People Suffering Intimate Partner Violence Need Better Help

Training doctors to ask about partner violence might aid victims, but finding the best way to reach out and treat them still eludes researchers

By Marissa Fessenden

More than one in three women and more than one in four men experience violence, stalking or rape by a partner during their lifetimes. Despite such prevalence and evidence that victims suffer accompanying mental and physical health problems such as post-traumatic stress disorder, health professionals have yet to nail down the best way to address intimate partner violence.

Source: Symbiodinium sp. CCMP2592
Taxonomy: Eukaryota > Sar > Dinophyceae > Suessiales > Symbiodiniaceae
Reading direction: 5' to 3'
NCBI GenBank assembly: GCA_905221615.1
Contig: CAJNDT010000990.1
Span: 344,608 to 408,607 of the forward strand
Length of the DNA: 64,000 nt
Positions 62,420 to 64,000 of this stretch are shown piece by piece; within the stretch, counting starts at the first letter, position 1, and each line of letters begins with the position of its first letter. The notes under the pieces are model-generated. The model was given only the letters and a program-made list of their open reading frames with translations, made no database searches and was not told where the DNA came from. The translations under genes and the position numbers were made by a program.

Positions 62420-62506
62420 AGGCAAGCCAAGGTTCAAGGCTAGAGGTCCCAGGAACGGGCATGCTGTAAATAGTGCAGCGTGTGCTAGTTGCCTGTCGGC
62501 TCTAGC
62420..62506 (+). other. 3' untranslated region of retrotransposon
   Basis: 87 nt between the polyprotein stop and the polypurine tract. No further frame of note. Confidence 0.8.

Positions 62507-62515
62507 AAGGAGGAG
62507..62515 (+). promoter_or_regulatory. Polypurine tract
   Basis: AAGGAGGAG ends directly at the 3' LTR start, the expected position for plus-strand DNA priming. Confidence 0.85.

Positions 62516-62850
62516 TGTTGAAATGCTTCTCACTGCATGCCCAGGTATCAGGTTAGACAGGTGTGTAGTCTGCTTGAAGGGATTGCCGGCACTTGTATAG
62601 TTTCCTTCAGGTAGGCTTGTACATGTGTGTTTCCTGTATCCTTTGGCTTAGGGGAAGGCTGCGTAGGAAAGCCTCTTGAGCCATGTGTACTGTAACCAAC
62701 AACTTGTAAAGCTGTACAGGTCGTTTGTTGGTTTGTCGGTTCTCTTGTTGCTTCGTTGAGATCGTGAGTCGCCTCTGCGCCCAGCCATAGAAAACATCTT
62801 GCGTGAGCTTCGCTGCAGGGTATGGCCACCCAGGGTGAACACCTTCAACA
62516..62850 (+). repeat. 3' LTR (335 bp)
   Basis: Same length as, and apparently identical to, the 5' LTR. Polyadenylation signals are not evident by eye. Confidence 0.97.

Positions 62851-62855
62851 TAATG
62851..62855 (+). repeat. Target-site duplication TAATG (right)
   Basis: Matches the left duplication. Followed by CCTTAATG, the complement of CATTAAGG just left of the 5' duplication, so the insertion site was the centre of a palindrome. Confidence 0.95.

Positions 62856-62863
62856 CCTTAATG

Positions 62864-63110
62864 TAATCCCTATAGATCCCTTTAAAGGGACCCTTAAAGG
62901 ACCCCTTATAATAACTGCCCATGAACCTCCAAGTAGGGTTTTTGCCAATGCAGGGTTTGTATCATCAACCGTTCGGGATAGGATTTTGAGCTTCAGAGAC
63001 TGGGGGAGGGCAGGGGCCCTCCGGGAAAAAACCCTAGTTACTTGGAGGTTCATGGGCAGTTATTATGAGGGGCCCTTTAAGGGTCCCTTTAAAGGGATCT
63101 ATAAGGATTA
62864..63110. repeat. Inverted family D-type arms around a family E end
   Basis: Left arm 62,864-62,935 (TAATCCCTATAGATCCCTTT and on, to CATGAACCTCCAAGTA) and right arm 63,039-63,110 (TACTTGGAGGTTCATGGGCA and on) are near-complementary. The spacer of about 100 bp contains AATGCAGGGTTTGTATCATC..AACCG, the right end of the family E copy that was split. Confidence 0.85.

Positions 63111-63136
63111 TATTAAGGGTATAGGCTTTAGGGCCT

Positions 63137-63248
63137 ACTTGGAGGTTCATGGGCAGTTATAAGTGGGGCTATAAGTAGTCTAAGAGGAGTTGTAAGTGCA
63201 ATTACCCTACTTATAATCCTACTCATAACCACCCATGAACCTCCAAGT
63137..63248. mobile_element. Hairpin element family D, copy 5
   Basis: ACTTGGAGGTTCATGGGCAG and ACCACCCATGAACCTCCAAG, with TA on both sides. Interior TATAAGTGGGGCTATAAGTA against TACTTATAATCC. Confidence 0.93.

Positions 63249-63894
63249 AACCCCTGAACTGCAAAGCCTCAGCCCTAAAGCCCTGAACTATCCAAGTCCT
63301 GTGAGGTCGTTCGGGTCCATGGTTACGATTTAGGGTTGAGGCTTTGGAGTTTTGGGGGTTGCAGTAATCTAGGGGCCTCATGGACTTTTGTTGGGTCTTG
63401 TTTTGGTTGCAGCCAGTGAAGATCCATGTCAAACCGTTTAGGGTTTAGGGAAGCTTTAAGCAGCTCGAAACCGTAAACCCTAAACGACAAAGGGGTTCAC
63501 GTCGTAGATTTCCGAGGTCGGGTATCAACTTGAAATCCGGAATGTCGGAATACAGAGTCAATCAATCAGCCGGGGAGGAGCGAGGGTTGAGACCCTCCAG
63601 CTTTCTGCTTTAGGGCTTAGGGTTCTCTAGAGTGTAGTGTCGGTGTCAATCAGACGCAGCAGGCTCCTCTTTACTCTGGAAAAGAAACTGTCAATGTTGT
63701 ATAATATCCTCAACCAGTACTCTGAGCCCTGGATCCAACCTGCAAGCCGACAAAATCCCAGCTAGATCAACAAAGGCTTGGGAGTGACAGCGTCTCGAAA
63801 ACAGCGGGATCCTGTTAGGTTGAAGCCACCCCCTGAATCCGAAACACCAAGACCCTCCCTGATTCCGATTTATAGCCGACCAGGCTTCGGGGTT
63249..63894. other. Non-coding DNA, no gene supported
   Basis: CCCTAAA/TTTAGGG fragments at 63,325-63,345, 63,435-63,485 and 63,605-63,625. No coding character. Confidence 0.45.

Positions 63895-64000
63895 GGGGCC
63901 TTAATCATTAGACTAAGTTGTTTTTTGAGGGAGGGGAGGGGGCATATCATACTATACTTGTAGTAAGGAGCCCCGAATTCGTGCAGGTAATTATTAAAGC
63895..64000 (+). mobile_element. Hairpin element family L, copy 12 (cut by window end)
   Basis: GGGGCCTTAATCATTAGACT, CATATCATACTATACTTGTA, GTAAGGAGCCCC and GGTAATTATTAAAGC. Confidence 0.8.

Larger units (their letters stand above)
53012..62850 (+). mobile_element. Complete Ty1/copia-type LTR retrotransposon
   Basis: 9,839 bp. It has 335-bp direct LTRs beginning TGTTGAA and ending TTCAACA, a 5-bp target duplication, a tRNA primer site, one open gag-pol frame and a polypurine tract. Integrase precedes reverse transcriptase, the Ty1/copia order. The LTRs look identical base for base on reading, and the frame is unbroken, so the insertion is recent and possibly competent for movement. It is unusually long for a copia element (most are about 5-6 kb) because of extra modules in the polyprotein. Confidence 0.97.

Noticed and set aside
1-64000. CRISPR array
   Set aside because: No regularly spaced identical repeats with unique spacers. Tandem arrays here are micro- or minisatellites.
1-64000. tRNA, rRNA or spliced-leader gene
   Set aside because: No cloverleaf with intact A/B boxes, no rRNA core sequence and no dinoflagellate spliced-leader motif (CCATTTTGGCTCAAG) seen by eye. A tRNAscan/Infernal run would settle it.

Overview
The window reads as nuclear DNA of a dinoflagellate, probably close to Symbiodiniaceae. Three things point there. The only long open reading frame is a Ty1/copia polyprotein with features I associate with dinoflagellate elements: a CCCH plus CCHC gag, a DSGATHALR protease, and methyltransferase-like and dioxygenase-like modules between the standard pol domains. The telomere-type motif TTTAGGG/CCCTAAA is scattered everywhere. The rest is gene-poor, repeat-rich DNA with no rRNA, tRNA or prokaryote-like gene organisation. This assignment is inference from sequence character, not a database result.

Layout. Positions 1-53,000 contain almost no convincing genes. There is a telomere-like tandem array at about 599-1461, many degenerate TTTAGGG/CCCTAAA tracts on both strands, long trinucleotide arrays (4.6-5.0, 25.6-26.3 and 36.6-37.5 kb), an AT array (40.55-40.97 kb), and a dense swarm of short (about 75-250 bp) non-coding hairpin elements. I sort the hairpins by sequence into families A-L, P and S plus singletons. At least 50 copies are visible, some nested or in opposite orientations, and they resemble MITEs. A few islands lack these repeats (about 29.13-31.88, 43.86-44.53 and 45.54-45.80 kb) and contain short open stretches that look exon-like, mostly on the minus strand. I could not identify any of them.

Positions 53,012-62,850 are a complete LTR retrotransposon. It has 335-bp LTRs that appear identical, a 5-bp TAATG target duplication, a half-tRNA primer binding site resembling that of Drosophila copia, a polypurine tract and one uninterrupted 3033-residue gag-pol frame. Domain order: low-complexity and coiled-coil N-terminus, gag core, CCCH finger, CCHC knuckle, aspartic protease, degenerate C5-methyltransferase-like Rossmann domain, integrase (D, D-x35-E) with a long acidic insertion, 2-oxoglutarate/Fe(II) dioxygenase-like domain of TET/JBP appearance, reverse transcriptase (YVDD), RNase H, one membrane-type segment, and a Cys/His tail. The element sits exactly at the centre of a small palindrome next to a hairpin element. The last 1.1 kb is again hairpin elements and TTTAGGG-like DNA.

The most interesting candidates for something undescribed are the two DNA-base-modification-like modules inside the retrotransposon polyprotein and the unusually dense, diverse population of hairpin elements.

The roots of research on such violence extend back to the mid-1970s, when public awareness of the problem started to rise. Several decades of work by health professionals, behavioral and mental health researchers, and advocacy groups have attempted to define the problem and map its scope. Effective ways to help victims are still being hashed out, however, in part because there have been only a few clinical trials to assess whether one form of treatment works better than another.

Read the full article on Scientific American.